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Q&A with Kings of Leon's Caleb Followill

Caleb Followill
Kings of Leon’s singer on brawling with his brother and hanging with Dylan

When kings of Leon singer Caleb Followill woke up after a night of partying in Birmingham, England, recently, he had more than 50 text messages on his phone. They were all congratulating him on the Kings’ three Grammy nominations – the band’s fourth disc, Only by the Night, got a nod for Best Rock Album, and its smash single, “Sex on Fire”, scored two nominations, for Best Rock Song and Best Rock Performance.

“It was a huge shock,” says Followill, checking in from Miami. “I didn’t even think we had a chance.” It’s the culmination of a big year for the Tennessee rockers, which has found them headlining the Glastonbury Festival, filling 20,000-seat U.K. arenas and, in late January, playing New York’s Madison Square Garden.

With the band due in Australia next month in support of Only by the Night – the highest selling album in the country in 2008, with six times platinum sales – Kings of Leon are in the finest form of their career. “I’m feeling really good about life right now,” says Followill. “I feel like a better person now than I’ve ever been.”

“Sex on Fire” is your most successful single yet, but it was almost cut from the album, right?

Yeah. I started to look at it like a Weezer song, something that shouldn’t be taken too seriously. I don’t want everything in our career to be so serious. I wasn’t trying to save the world with that song.

I hear that you wrote quite a few versions of this song.

Yeah, there’s a version about a couple who have nothing in common, and they hate each other, but the sex is on fire. I had a dirtier version that was completely perverse – it was pretty bad. In the end, I did put in that line about “head while I’m driving”. That’s never happened to me before – I’m a very good driver, and I’d be very scared to drive while getting head.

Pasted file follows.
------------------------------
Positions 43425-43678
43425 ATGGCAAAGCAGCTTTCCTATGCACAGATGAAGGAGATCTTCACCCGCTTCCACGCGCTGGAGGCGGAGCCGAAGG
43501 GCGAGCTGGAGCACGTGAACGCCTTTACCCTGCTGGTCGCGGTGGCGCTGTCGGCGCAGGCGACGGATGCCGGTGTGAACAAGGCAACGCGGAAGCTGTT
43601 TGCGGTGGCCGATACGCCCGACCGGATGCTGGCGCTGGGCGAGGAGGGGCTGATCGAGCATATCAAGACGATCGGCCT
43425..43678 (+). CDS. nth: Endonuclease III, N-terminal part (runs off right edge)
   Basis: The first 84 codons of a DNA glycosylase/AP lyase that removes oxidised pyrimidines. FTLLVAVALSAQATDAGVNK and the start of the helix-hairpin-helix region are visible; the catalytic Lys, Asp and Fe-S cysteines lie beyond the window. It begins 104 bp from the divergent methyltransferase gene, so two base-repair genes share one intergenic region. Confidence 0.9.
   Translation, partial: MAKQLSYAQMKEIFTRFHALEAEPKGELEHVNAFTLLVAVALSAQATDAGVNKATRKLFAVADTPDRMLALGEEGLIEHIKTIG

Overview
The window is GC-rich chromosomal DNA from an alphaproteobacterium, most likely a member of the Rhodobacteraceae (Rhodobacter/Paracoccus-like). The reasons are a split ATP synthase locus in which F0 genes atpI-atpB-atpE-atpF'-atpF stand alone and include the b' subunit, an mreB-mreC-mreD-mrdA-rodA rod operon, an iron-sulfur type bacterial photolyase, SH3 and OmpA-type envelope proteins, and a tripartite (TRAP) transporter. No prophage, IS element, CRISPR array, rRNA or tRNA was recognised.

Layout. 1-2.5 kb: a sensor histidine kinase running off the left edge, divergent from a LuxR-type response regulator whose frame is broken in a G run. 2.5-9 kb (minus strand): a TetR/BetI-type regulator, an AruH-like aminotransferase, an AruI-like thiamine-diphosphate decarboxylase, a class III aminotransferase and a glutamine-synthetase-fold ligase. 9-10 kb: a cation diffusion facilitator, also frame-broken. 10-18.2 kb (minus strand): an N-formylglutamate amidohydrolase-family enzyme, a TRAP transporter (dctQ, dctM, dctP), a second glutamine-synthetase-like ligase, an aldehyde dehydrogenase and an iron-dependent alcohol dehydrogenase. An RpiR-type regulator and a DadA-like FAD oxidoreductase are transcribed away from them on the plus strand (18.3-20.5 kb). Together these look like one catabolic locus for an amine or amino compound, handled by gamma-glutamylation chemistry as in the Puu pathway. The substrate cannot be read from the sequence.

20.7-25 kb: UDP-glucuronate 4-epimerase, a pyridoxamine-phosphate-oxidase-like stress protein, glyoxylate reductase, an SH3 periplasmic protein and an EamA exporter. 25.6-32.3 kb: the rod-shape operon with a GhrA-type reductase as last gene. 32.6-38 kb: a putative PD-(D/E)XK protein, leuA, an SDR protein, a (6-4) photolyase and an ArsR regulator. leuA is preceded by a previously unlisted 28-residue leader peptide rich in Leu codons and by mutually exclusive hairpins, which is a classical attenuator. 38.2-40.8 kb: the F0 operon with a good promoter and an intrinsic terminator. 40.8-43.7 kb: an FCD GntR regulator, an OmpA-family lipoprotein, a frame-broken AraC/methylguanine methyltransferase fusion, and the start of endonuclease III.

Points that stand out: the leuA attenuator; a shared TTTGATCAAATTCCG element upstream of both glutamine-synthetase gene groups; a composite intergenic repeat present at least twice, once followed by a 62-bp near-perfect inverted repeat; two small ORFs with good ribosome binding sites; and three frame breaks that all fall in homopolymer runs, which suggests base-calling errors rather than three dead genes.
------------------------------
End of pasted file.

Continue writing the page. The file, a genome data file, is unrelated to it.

You guys performed in front of 100,000 people at Glastonbury last year. What was that like?

I was throwing up all day. When I walked onstage, everything went quiet. I knew people were cheering and I could see their hands flailing, but everything was quiet, like in that Kevin Costner movie [For Love of the Game] where he walks out to the pitcher’s mound. I said to myself, “This is just another Kings of Leon concert and there just happens to be a big crowd all hopped up on goof balls.” It was amazing. Halfway through the first song, it was my show.

You toured with Bob Dylan in 2006. Did you get to say hello to him at all?

Yeah, we met with him a few times, and he was really cool, a soft-spoken guy. We were all shocked at how much of a fan he was. We thought that someone in his camp had asked us to open for him, but he let us know it was actually him. He asked me, “What’s that last song you played in the set?” I said, “‘Trani’,” He said, “That’s a hell of a song.” Later, when I was in bed, I thought, “Did he really say that?” [Laughs]

Do you guys like to jam covers during rehearsals?

We did a Pretenders song for a VH1 special. And we also play a pretty good version of Joy Division’s “Transmission”. When I heard that My Morning Jacket and Eddie Vedder did the Band song “It Makes No Difference”, I literally wanted to die. My Morning Jacket always do stuff right before we get a chance to. I was like, “Damn it, they got us again!” Somebody suggested we do “Sweet Home Alabama” at the Garden – I told them to fuck off.

How did you become the singer? Nathan’s older than you, and he’s got some pipes, too.

In the beginning, we wrote songs together, and if he was writing a song, he’d sing, and vice versa. It came to a point where I knew I wanted it, and as opposed to us literally fighting for it, I just went to him and said, “Look, man, if we’re going to do this, we need a clear vision, and I think you should play drums and I’ll sing.” There were some tough times between us, but I pretty much said, “I’ll do it. I’ll be the singer. I’ll take all the girls and all the drugs. I don’t want to, but I will.”

You had a big fight with Nathan and broke your arm before you started working on this album. What was it about?

We still don’t know. It was a big one, though. We were really drunk, and one of us said something really deep and hurtful, and that was it. Our assistant shuffled people out the door when he knew it was about to go down, and once the house cleared, it was like they let two dogs off their chains – we went crazy. Just a good old Wednesday night in Nashville.

Austin Scaggs

Taken from Rolling Stone Issue 689

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